Anyway, I’m getting off track.  Acknowledging that bit about the plot, what exactly does Star Driver bring to the table to off set it?  Well, there are the characters, the music, and art style.  Who exactly are we following in this series? Well you have the blue-haired, calm and cool Sugata who is essentially the best friend.  You have Wako who is kind, cute, has a bottomless stomach, and genuinely struggles to define her relationships with Sugata and Takuto.  This, of course, leads us to our main lead Takuto Tsunashi a kind, friendly, flaming red-haired boy whose main goal in life is to do something awesome.  The great thing about Takuto is that he brings something new to the giant mecha genre.  In the many robot-centric anime  I have watched, the main lead is either a brooding dark figure or is so emo you are surprised they just have not ended it yet.  Takuto has a real desire to be a hero and grasps life with both hands, which makes the audience want to gravitate to him.  Takuto’s desire to be a hero is greatly needed as he faces the evil of the Glittering Crux, an organization desiring nothing more than total world domination.  They plan to do this by breaking the barrier between the real world and a dimension known as Zero Time and allow their giant robots known as cybodies to rain chaos and destruction on the real world.  However, instead of being some faceless organization of evil, the Glittering Crux is full of normal… ,well as normal as you will get for an anime, people.  These villains are three dimensional, which is something to truly be applauded for such a short series.  There are many examples of members of the Glittering Crux having motivations and goals outside of world domination and try to use the organization for their own means.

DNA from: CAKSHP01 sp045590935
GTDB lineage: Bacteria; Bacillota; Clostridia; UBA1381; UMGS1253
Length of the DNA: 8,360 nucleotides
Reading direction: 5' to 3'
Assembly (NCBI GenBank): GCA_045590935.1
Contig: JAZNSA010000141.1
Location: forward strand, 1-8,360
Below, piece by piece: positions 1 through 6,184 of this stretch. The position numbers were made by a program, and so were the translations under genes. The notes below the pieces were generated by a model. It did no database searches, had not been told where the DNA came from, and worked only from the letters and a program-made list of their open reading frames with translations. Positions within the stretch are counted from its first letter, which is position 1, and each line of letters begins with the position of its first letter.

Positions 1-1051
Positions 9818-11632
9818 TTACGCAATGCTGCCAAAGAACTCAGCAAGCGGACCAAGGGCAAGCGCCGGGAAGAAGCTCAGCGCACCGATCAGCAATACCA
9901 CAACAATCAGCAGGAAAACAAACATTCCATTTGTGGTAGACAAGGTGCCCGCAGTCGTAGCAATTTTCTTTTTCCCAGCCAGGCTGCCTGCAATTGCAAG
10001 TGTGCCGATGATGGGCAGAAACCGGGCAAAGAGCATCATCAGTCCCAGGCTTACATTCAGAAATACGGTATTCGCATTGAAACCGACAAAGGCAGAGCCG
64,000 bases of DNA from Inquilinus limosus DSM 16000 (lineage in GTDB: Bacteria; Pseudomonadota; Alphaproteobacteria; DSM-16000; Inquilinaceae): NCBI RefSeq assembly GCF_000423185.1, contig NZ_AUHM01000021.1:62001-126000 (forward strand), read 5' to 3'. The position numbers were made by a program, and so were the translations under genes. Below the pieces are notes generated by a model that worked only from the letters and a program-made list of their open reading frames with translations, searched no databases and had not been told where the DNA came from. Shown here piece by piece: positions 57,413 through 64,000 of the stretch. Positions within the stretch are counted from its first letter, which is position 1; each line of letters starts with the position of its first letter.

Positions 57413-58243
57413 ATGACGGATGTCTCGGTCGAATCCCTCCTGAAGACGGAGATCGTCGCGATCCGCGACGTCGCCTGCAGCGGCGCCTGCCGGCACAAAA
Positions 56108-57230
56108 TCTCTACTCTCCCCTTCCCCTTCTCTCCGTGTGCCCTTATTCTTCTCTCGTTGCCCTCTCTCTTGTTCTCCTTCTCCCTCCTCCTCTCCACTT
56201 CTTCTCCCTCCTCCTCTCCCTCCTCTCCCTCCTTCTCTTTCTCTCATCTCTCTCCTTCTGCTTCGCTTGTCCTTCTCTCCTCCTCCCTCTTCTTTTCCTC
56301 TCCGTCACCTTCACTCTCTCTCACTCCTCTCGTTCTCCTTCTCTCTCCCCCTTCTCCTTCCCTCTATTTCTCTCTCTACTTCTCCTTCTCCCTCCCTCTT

Now we are moving into two areas that are probably going to be difficult to discuss in a written format, the art style and the music.  The art style of Star Driver fits wonderfully with the story it is trying to tell.  It is bright and colorful and helps to ground the audience in reality, but helps bring out the more alien or ethereal feelings of the show’s less than earthly locations.  The music is also wonderful ranging from happy, go-lucky tunes to orchestral thundering set into the background of most of the fight scenes.  At the end of the article I have included a link to a YouTube video where you can hear my favorite song from Star Driver.  I do not want to speak about the song here because whatever I say will not do the song justice.  Listen to it and I promise you will like it.